IDEAS home Printed from https://ideas.repec.org/a/taf/fosoec/v42y2013i2-3p207-230.html
   My bibliography  Save this article

Constructing Projects of National Development in Latin America?

Author

Listed:
  • James M. Cypher

Abstract

This article analyzes technology-related development in Latin America from a heterodox perspective based in Institutionalist and Structuralist Economics. Since the 1970s, the lack of systematic national projects designed to institutionalize endogenous innovation capabilities in the region has constituted a critical structural impediment to development. Eschewing the creation of public goods, most nations in Latin America abandoned important incipient efforts to develop technological autonomy as undertaken during the state-led industrialization period. This article highlights poorly understood but relatively successful aspects of the import substitution industrialization (ISI) strategy on technological advancement in the state-led era. Recently, neoliberalism's monolithic grip has been loosened. Brazil has undergone somewhat of a paradigmatic shift while advancing toward the creation of a national innovation system (NIS), thereby offering important lessons for other Latin American nations. Mexico, in contrast, shows no indication of attaining autonomous technological capabilities. The attainment of such capabilities in highly industrialized countries, and fast developing Asian nations, partially resulted from the construction of a NIS. The creation of a NIS embodies an interactive and interdependent process: it entails the joint and combined participation of scientists and others involved in research and development (R&D) activities in (1) the public and private sectors and (2) universities. These elements combine with agents of the state empowered to finance and coordinate the construction and maintenance of the NIS. The construction of a NIS has induced "increasing returns" in production processes. As Furtado emphasized, supply-enhancing technological capacity must be met by inclusive demand-enhancing policies that embed the vast underlying population in the growth process.

Suggested Citation

  • James M. Cypher, 2013. "Constructing Projects of National Development in Latin America?," Forum for Social Economics, Taylor & Francis Journals, vol. 42(2-3), pages 207-230, August.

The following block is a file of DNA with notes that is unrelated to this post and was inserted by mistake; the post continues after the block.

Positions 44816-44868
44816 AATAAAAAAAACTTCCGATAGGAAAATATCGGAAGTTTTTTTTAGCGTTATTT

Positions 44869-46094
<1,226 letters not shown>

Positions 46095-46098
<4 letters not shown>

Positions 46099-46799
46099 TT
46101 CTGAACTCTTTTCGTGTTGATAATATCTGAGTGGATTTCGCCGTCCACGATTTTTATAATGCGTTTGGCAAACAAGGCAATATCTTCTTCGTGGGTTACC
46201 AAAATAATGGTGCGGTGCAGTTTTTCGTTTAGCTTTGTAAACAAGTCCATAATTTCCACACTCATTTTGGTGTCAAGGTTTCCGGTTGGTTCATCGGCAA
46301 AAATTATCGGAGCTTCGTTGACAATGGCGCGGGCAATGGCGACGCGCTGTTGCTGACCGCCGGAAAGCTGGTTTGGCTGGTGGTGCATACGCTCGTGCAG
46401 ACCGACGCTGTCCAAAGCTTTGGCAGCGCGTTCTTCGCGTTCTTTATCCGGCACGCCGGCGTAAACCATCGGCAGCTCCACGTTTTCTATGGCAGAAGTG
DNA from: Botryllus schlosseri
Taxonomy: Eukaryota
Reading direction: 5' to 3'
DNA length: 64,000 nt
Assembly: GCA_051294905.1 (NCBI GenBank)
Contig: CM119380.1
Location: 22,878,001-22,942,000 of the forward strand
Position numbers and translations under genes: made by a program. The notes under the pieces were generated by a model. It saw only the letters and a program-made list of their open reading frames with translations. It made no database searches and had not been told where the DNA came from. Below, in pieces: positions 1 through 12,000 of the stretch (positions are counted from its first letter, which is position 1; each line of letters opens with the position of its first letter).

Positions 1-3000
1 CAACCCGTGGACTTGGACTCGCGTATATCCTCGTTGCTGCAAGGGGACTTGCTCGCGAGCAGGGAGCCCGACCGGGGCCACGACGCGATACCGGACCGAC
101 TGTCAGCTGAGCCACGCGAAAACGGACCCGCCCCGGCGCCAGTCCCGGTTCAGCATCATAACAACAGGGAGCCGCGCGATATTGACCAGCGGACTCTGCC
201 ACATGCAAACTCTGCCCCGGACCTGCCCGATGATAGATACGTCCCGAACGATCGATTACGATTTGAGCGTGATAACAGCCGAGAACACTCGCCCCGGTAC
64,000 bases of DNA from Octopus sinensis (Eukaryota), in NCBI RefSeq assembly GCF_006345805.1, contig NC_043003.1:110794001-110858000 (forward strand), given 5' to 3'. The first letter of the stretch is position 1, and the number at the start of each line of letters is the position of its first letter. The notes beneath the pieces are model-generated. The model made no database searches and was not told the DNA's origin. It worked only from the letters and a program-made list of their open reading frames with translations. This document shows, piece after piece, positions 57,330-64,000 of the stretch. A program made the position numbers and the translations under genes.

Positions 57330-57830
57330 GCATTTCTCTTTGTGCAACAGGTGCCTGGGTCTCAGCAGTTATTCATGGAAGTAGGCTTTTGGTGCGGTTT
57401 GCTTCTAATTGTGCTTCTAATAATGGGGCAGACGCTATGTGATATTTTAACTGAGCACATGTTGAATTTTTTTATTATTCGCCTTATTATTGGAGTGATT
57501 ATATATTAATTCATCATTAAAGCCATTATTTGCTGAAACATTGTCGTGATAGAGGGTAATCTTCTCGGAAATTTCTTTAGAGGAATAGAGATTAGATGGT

• Handle: RePEc:taf:fosoec:v:42:y:2013:i:2-3:p:207-230
    DOI: 10.1080/07360932.2012.682315
    as

    Download full text from publisher

    File URL: http://hdl.handle.net/10.1080/07360932.2012.682315
    Download Restriction: Access to full text is restricted to subscribers.

    As the access to this document is restricted, you may want to search for a different version of it.

    References listed on IDEAS

    as
    1. Veblen, Thorstein, 1904. "Theory of Business Enterprise," History of Economic Thought Books, McMaster University Archive for the History of Economic Thought, number veblen1904.
    2. Bengt-Åke Lundvall & K. J. Joseph & Cristina Chaminade & Jan Vang (ed.), 2009. "Handbook of Innovation Systems and Developing Countries," Books, Edward Elgar Publishing, number 12943.
    Full references (including those not matched with items on IDEAS)

    Most related items

    These are the items that most often cite the same works as this one and are cited by the same works as this one.
    1. Tae-Hee Jo, 2013. "Saving Private Business Enterprises," American Journal of Economics and Sociology, Wiley Blackwell, vol. 72(2), pages 447-467, April.
    2. Richard Nielsen, 2013. "Whistle-Blowing Methods for Navigating Within and Helping Reform Regulatory Institutions," Journal of Business Ethics, Springer, vol. 112(3), pages 385-395, February.
    3. Mario Pansera & Fabien Martinez, 2017. "Innovation for development and poverty reduction: an integrative literature review," Post-Print hal-02887777, HAL.
    4. Akcomak, Semih & Erdil, Erkan & Cetinkaya, Umut Yılmaz, 2018. "Knowledge convergence in European regions: Towards cohesion?," MERIT Working Papers 2018-027, United Nations University - Maastricht Economic and Social Research Institute on Innovation and Technology (MERIT).
    5. Geoffrey M. Hodgson, 2003. "Darwinism and Institutional Economics," Journal of Economic Issues, Taylor & Francis Journals, vol. 37(1), pages 85-97, March.
    6. Blair Fix, 2019. "Energy, hierarchy and the origin of inequality," PLOS ONE, Public Library of Science, vol. 14(4), pages 1-32, April.